Just because you’re having a great conversation and the client seems to really like what you’re saying and needs the solution you provide, doesn’t mean they’re willing to pay your fee. The problem might be you’re not talking about the thing that’s really keeping them up at night, and if they knew you could help with that, they’d be engaging with you right now.
If you’re hearing No frequently, this is one of the biggest reasons why. Stop over-selling your products and/or services. Redirect the conversation to find the thing that would benefit them the most. When you discover the problems your clients most want solved, you’ll be much closer to landing a new client.
3) Exhibiting Leadership and Professional Self-Esteem
To me, this is far and away the most important. Without it, #1 and #2 are far less likely to happen on any kind of consistent basis.
What this means is every single step of the sales process, including Needs Discovery, requires you to direct the process. You have to exude a sense of “I’ve-got-this” confidence. You can’t waiver at signs of resistance from the client. You can’t allow the doubts, insecurities, and “Oh, sh** — it’s happening again” thoughts to get to you. They’re normal. And they’re not meaningful. It’s safe to ignore them.
Lead the process. Say you’re an attorney working in trademarks and intellectual property. You’ve met with a client and assessed their needs. To move to the next phase, you might say:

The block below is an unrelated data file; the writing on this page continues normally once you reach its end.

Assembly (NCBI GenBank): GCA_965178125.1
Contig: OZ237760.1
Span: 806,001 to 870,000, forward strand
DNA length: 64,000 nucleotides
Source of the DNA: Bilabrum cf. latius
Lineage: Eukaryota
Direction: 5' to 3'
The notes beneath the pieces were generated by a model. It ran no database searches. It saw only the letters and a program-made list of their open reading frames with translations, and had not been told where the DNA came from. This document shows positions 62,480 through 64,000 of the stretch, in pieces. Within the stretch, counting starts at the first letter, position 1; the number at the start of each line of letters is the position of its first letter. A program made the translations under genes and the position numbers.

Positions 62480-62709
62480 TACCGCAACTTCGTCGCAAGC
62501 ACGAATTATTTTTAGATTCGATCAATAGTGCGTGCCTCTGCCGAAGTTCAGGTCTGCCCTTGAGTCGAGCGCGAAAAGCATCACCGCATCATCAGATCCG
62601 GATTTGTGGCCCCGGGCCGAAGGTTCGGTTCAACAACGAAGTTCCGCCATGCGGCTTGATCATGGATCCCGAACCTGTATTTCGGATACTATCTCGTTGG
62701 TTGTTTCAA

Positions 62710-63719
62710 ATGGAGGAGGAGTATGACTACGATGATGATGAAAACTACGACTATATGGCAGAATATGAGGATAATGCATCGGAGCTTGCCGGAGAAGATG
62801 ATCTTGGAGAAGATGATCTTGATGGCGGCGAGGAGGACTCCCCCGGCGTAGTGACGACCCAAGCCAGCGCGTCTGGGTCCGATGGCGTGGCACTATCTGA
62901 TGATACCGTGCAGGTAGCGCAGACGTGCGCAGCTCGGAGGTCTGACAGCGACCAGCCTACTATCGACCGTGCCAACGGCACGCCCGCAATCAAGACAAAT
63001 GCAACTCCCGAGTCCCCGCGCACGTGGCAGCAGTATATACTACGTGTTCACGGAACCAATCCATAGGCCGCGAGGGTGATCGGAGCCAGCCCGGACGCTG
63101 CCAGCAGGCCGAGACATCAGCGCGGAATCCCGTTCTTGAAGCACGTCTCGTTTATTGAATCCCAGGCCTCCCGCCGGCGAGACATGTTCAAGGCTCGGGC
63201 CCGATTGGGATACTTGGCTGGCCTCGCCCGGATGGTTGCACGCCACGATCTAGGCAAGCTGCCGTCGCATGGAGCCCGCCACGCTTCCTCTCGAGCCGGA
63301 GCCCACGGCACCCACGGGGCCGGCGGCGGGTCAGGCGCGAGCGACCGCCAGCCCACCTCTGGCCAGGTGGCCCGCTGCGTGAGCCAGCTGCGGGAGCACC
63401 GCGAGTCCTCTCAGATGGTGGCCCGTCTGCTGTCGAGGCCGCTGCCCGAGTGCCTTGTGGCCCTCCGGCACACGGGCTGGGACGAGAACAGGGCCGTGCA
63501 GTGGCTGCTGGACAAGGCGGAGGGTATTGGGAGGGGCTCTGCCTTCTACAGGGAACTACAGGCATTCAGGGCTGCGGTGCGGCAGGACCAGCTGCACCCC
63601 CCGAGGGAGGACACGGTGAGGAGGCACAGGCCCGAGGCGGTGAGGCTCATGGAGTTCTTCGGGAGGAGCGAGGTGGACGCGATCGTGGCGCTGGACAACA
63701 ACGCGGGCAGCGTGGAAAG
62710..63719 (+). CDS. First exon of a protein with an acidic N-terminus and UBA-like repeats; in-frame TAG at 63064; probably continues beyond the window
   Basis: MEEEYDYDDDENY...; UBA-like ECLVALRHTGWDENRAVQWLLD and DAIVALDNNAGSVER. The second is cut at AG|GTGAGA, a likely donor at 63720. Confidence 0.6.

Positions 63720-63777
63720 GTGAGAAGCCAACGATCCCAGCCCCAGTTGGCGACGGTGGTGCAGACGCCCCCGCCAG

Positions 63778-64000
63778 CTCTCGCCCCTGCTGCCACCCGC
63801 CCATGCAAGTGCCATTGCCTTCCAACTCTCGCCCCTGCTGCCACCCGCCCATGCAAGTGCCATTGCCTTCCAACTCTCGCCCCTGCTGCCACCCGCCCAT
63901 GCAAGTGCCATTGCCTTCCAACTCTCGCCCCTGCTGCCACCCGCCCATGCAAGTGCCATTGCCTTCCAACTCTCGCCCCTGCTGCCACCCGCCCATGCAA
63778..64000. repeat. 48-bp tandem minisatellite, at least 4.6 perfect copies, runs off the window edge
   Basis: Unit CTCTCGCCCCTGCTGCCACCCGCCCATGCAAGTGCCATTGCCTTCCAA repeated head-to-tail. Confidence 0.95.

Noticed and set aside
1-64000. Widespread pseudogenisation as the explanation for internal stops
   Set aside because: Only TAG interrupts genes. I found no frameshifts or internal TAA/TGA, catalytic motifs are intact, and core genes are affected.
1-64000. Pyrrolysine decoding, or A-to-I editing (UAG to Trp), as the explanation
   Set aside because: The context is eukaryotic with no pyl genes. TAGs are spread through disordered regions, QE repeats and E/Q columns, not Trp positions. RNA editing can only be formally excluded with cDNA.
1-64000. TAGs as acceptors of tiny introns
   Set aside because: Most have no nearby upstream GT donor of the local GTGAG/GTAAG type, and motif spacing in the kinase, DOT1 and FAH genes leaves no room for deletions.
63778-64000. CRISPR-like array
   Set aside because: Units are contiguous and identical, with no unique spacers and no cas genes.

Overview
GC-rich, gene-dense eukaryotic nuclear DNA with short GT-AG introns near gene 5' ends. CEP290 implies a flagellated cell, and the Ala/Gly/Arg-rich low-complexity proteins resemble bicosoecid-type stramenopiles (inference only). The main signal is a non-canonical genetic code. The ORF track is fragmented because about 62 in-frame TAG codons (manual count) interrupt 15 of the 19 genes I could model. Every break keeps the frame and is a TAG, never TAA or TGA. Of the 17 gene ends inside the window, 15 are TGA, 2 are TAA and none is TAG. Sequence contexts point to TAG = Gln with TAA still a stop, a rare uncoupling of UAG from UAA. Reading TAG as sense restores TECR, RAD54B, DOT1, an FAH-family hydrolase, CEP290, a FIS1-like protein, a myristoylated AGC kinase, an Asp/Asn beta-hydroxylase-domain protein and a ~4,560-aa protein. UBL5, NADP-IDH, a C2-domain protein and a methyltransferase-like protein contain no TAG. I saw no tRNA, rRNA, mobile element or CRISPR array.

“Here’s what needs to happen next if you’re serious about protecting your IP and fully leveraging it. We’ll need to set up a follow-up meeting where I’ll share several options for moving forward. Based on what we’ve discussed, it’s likely to range between $10-20,000 with an initial retainer of $3,500 to get started. Is this something you’d like to pursue?”
If a question is asked or a concern is raised (notice I didn’t say objection), this is a great opportunity to further engage the client and win their trust. Clients have every right to ask questions. Welcome them. Praise them for asking such insightful questions. Then ask questions of your own.
“Tell me more about your concern.”
“Why is that important for you?”
“What will solving this enable you to do? How much is that worth to your company’s annual growth?”
The specific questions aren’t the point. The point is to stay out of your head. Ignore thoughts about yourself and the sale, and pay attention to the ones about the client’s situation. Seek to understand what’s important to them and why.
There are an infinite number of scenarios that can arise. There’s no point memorizing how to handle them. The best thing you can do is allow your mind to stay unburdened and notice what’s called for in the moment.